Who Is at Greater Risk for COVID-19 Hospitalization and Why?
- Risk factors for severe COVID-19 infections and poor outcomes include comorbid conditions, low socioeconomic status, lack of access to healthcare, low-quality healthcare, and race and ethnicity.
- Black and Hispanic patients are most at risk for a severe case of COVID-19.
The severity of a COVID-19 infection varies depending on the patient. Some patients will have more complications with the infection that could lead to hospitalization, ventilator use, or even death.
Researchers are still examining the exact factors that can lead to a more severe COVID-19 diagnosis, but one thing is becoming clear: The disease can be affected by both health and non-health-related factors.
Comorbid conditions can increase the risk of severe COVID-19 complications, and lack of access to healthcare and poor quality of care can make a patient’s situation worse. Patients of certain races and ethnicities, particularly Black and Hispanic people, are more at risk for severe COVID-19 due to higher rates of comorbidities and poverty, and difficulties accessing and receiving care.
In this piece, we’ll examine these factors in more depth.
Certain comorbidities lead to more severe COVID-19 cases
A comorbidity is when a person has more than one disease or illness at the same time — like if a patient has diabetes and coronary heart disease.
According to the Centers for Disease Control and Prevention (CDC), having the following conditions with COVID-19 can increase the risk for severe illness:
- Chronic kidney disease
- Chronic obstructive pulmonary disease (COPD)
- A weakened immune system (immunocompromised state) from a solid organ transplant
- Obesity (body mass index [BMI] of 30 or higher)
- Serious heart conditions, such as heart failure, coronary artery disease, or cardiomyopathies
- Sickle cell disease
- Type 2 diabetes
The CDC has released preliminary data on the top comorbidities reported in patients testing positive for COVID-19. The two leading comorbidities seen in patients with severe COVID-19 cases were obesity and hypertension. Among the patients who had to be hospitalized, data showed that 49% were obese and 56% had hypertension. A person who is obese is not only at increased risk for severe illness but also increased risk of infection with COVID-19.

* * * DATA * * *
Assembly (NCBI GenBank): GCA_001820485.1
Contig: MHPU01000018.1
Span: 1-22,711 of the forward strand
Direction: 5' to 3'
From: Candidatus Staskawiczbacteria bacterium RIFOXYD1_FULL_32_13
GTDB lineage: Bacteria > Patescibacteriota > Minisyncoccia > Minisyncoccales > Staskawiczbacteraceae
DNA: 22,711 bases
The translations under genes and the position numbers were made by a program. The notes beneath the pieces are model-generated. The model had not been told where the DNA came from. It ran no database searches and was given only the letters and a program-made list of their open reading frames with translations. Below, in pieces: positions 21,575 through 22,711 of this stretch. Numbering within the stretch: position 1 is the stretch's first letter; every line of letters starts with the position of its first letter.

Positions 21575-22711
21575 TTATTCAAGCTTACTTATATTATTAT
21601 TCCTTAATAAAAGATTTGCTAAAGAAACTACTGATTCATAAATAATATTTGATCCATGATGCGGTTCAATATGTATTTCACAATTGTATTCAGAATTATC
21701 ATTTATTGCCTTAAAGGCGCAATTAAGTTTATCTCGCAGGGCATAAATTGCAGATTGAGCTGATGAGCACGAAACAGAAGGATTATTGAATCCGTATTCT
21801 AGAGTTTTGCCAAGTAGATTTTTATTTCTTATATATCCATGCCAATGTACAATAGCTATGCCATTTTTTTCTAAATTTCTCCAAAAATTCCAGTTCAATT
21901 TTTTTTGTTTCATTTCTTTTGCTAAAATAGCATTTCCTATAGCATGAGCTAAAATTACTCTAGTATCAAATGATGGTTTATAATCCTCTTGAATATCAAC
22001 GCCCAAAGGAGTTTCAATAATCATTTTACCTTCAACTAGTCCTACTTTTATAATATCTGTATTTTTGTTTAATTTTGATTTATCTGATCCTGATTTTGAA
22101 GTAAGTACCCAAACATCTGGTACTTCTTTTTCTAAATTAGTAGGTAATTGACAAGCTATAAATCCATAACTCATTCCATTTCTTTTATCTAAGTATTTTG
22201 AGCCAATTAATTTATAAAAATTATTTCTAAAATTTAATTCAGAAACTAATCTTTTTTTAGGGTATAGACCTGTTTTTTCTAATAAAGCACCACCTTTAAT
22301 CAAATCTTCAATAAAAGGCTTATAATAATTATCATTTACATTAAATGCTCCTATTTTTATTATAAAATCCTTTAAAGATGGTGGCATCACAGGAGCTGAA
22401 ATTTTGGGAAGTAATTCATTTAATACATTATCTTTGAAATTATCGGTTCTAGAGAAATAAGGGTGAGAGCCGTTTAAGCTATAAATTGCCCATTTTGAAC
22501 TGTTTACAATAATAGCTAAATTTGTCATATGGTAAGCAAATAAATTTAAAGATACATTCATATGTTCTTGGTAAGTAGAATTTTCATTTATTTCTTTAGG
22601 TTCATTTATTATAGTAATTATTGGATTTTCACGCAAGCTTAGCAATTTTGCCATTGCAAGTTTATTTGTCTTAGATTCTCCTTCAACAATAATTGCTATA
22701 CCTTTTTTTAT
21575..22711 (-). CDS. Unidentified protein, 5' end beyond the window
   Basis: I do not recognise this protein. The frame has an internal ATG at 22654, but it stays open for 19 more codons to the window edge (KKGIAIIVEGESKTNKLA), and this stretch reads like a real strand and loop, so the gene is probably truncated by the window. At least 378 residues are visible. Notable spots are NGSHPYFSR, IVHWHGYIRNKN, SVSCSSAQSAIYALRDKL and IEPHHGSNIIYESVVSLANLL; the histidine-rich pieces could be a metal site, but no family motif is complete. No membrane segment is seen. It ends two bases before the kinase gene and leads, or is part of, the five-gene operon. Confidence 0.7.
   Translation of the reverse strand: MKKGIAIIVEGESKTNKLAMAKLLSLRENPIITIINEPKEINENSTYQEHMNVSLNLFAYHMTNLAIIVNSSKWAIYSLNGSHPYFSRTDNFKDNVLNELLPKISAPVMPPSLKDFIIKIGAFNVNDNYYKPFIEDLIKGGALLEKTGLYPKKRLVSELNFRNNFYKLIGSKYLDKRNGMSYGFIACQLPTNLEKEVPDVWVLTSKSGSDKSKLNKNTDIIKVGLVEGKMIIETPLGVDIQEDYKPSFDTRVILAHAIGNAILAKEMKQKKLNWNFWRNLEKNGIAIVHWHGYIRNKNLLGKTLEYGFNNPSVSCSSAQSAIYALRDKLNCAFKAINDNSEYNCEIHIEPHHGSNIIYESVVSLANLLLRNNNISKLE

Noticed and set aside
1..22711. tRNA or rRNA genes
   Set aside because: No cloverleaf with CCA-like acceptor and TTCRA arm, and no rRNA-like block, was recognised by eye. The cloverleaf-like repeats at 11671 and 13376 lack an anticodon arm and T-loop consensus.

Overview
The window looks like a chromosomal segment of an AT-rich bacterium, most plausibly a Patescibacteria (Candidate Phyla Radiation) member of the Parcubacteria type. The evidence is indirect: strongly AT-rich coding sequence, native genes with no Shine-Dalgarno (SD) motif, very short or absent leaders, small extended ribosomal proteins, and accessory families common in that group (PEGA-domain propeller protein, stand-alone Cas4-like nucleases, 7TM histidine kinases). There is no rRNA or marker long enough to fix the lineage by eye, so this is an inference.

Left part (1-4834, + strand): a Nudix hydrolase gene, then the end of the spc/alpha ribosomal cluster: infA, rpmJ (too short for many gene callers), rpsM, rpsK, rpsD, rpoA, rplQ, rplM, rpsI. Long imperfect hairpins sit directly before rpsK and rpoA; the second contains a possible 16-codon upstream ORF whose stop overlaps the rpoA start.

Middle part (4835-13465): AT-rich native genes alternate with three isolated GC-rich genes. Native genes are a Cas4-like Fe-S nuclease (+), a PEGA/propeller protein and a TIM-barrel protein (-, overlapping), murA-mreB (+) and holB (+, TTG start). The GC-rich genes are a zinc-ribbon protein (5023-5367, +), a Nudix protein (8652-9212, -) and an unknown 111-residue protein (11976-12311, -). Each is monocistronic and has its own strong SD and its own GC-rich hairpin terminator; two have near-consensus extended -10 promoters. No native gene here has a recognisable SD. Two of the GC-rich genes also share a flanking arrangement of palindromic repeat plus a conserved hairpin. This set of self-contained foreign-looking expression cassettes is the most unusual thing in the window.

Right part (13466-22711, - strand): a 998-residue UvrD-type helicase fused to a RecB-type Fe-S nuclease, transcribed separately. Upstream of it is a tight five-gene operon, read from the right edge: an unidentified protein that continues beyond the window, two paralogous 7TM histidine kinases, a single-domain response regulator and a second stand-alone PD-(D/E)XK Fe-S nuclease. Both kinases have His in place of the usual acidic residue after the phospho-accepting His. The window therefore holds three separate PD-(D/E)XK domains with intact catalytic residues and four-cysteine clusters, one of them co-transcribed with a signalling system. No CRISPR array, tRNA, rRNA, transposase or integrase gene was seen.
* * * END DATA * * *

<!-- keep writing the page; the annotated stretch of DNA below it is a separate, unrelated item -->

Other reports have noted a similar pattern. A study done in France found that 76% of patients admitted to intensive care for COVID-19 were obese. Similarly, a study conducted on factors associated with hospitalization and critical illness among 4,103 patients with COVID-19 in New York City found that obesity was one of the biggest risk factors for hospitalization. Another study on 5,700 hospitalized COVID-19 patients in New York City found the most common comorbidities to be hypertension (56.6%), obesity (41.7%), and diabetes (33.8%).
Overall, the presence of hypertension, diabetes, obesity, and coronary artery disease (CAD) seem to lead to higher rates of severe COVID-19 complications.
Certain races face a higher risk of developing comorbidities and severe COVID-19
Comorbidities put a patient at risk for developing a more complicated and serious case of COVID-19. And a patient’s race can place them at a high risk of comorbidities. Several studies and data show that some races are disproportionately affected by comorbidities in the United States.
In April 2019, the CDC published their findings from the National Health Interview Survey, which identified racial and ethnic disparities for certain diseases. Black and Hispanic people had higher prevalence rates for three out of the four top comorbidities associated with severe COVID-19 cases.
Rates of Comorbidities by Race
As we discussed above, high blood pressure can lead to severe COVID-19 complications. But controlling hypertension and taking the recommended medications varies by race. According to the CDC, 32% of non-Hispanic white patients control their blood pressure with medication. In contrast, only 25% of Black and Hispanic adults and 19% of Asian adults control their high blood pressure.
Sickle cell disease is a particular risk for African Americans
Additionally, the CDC has recently listed sickle cell disease as a comorbidity that increases the risk of a severe case of COVID-19. Sickle cell disease is a blood disorder that affects approximately 100,000 people in the United States and is most commonly seen among people whose ancestors came from sub-Saharan Africa; Spanish-speaking regions in the Western Hemisphere (South America, the Caribbean, and Central America); Saudi Arabia; India; and Mediterranean countries such as Turkey, Greece, and Italy.
CDC data shows that 1 out of 365 Black or African-American babies are born with sickle cell disease and 1 in 13 are born with the sickle cell trait. If a baby is born with the sickle cell trait, they are a carrier for the disease but will not develop it.
The Agency for Healthcare Research and Quality produced a Healthcare Cost and Utilization Project statistical brief that includes data on inpatient hospital stays for sickle cell patients from 2000 to 2016. Nearly 90% of hospital stays were for Black patients, and most of those patients (52.5%) were from the lowest-income communities.
Overall, comorbidities are higher among Black and Hispanic populations compared to white populations. Since comorbidities increase the chances of severe COVID-19 infections, this makes Black and Hispanic people more at risk.